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Exchange Server

Updates Released for Exchange 2016 and Exchange 2013

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Faithful to its quarterly cadence for Exchange Server updates, Microsoft issued new cumulative updates for Exchange 2016 and Exchange 2013 on September 20 2016. Downloads for Exchange 2016 CU3 or Exchange 2013 CU14 are now available. Although the quality level of Exchange cumulative updates is much improved since a series of initial hiccups after Microsoft introduced quarterly updates for Exchange 2013, the normal caveats apply. First, don’t deploy an Exchange update without having first installing the code into a test environment that accurately mimics your production servers. Second, suppress any inclination to deploy early. Wait and see what happens when braver individuals use the new software. Let them find (and hopefully report) any bugs that lurk in the software.

Successful Exchange 2016 update! (Image Credit: Tony Redmond)
The installation of the Exchange 2016 CU3 update is successful! (Image Credit: Tony Redmond)

Remember that those running hybrid Exchange deployments connected to Office 365 must deploy updates so that on-premises servers run the latest cumulative update or the previous cumulative update. If not, the servers are not in a supported configuration. With these releases, Exchange 2016 CU3 or CU2 or Exchange 2013 CU13 and CU14 are the supportable releases for hybrid deployments.

Windows and .NET support

The headline feature for Exchange 2016 CU3 is support for Windows Server 2016. Apart from improved restart support in the Windows Installer, Exchange 2016 takes no advantage of Windows 2016. However, the fact that Exchange 2016 CU3 and Windows 2016 are now a supported configuration means that on-premises customers who are interested in Windows 2016 can now factor this combination into server plans.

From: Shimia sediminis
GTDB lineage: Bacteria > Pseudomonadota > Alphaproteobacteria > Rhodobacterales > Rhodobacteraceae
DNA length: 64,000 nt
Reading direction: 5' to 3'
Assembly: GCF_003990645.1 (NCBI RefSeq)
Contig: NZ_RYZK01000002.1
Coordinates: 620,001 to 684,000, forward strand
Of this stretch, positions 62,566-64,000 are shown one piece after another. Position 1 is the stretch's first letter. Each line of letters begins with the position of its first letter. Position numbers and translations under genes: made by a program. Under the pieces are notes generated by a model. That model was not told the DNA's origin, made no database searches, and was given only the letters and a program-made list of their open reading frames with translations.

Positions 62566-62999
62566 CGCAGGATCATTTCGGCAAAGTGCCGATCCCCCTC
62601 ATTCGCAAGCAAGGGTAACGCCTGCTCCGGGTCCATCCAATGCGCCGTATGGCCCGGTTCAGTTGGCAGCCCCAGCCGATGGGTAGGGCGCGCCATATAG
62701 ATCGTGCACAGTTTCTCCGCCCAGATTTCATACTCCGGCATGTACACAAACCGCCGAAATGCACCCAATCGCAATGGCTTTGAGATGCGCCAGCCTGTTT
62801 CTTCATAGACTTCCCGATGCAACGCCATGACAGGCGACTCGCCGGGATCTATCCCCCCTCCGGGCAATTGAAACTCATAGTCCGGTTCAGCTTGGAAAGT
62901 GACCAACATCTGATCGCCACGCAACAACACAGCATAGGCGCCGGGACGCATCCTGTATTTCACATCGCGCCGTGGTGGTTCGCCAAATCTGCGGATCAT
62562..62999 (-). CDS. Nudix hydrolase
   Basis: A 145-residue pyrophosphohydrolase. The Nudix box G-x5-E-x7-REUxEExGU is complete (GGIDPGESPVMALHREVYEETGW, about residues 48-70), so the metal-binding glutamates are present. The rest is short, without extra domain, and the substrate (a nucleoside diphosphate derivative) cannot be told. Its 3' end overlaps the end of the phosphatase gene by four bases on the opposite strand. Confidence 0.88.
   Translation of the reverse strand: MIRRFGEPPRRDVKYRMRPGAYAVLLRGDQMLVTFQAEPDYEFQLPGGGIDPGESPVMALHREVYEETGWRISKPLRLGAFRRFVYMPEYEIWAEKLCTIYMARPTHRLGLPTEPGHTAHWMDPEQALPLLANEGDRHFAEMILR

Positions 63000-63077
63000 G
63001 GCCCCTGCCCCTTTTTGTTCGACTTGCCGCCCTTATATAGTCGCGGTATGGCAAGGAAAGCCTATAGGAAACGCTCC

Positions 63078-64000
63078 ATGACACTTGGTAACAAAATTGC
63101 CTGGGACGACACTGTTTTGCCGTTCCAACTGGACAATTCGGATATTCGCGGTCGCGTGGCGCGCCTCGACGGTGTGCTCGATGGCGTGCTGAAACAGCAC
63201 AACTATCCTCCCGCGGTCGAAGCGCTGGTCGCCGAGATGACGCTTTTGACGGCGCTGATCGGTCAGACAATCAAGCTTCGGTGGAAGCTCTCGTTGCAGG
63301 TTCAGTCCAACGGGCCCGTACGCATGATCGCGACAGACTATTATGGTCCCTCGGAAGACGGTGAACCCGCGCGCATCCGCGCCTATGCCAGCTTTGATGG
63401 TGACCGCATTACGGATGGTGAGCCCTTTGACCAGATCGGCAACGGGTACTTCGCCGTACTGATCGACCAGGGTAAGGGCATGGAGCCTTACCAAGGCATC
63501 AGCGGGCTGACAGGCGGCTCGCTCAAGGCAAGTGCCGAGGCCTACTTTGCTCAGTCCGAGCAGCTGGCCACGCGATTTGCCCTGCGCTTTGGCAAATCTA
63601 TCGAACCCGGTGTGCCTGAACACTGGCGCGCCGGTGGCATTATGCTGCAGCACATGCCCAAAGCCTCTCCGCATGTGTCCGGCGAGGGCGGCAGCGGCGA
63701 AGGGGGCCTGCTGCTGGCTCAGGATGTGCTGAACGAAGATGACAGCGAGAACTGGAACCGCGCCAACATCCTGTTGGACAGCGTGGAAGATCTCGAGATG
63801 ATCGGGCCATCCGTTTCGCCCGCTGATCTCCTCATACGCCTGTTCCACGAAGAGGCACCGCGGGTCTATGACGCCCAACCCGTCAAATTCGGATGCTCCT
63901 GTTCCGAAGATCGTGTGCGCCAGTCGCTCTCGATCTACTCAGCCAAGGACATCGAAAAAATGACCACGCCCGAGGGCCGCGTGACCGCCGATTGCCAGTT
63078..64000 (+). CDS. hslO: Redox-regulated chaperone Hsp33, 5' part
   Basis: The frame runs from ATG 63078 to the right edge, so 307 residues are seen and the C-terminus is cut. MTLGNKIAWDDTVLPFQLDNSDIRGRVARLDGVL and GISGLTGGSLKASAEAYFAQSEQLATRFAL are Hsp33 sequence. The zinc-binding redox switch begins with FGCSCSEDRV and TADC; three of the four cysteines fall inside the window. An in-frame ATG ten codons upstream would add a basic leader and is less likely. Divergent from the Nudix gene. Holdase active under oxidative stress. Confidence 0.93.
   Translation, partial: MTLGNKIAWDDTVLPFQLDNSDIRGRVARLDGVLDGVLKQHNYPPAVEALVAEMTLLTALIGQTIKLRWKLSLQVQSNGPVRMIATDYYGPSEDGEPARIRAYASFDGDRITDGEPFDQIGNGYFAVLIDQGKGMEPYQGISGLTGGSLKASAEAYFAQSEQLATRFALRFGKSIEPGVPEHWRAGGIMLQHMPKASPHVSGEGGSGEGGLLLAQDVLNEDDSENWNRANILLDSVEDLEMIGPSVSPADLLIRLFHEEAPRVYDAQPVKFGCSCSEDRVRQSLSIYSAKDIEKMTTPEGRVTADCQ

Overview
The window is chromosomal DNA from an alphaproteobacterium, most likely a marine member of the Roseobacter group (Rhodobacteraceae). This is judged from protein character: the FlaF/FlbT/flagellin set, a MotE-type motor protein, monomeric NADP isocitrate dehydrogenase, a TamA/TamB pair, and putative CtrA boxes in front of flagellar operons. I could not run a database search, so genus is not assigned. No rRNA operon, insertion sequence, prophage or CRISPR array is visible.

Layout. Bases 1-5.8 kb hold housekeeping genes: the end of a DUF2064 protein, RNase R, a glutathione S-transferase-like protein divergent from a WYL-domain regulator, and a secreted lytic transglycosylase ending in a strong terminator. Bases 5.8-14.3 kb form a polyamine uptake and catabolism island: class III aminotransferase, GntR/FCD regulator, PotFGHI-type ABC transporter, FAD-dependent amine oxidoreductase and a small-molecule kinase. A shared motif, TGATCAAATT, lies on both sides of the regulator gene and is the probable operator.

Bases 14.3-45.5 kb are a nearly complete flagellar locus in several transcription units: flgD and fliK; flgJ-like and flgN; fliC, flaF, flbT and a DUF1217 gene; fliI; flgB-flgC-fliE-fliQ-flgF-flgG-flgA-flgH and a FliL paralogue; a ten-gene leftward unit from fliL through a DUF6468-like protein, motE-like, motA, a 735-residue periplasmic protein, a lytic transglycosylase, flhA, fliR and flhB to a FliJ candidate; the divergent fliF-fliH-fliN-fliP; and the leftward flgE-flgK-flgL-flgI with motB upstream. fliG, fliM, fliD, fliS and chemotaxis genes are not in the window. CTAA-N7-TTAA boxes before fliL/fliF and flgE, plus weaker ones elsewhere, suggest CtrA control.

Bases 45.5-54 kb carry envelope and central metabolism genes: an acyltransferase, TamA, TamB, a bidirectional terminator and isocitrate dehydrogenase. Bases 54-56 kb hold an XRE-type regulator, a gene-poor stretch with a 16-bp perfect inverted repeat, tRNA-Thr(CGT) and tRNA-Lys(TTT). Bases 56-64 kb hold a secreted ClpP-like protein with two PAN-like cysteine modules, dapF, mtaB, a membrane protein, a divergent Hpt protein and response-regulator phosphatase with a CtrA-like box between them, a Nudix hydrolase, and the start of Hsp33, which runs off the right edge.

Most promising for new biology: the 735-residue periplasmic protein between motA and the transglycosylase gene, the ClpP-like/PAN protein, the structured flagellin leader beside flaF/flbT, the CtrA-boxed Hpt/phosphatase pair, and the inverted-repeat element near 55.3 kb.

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The development group emphasizes that Windows Defender is enabled by default for Windows 2016. The Exchange installation moves many files onto a server, so it’s important to exclude the Exchange setup log and installation folders from malware processing during updates. If not, you can expect the update to take much longer than necessary. They also recommend that Windows Defender shouldn’t be let near the Exchange Noderunner processes, which maintain the search indexes for databases. Once again, avoiding a performance hit is the reason.

If you deploy Exchange 2016 CU3 on Windows 2016, you’ll use .NET Framework 4.6.2. Support for this version of the .NET Framework isn’t yet available for Windows 2012 and Windows 2012 R2, but it is expected to be delivered for the next cumulative updates for both Exchange 2016 and Exchange 2013 in December.

Microsoft says that .NET Framework 4.6.2. will become mandatory for Exchange 2013 and Exchange 2016 on all supported operating systems from March 2017. They recommend that customers start now to check whether this transition will cause any problems, including with any third-party software that’s used alongside Exchange.

On the question of operating systems, the last Exchange holdouts that support Windows 2008 are Exchange 2007 and Exchange 2010, both of which are in extended support. Windows 2008 is now looking increasingly ancient and the time is probably not long away when Microsoft will say that Windows 2008 R2 is the oldest platform that they’ll support. If you’re staying on-premises, you should really be running a modern operating system.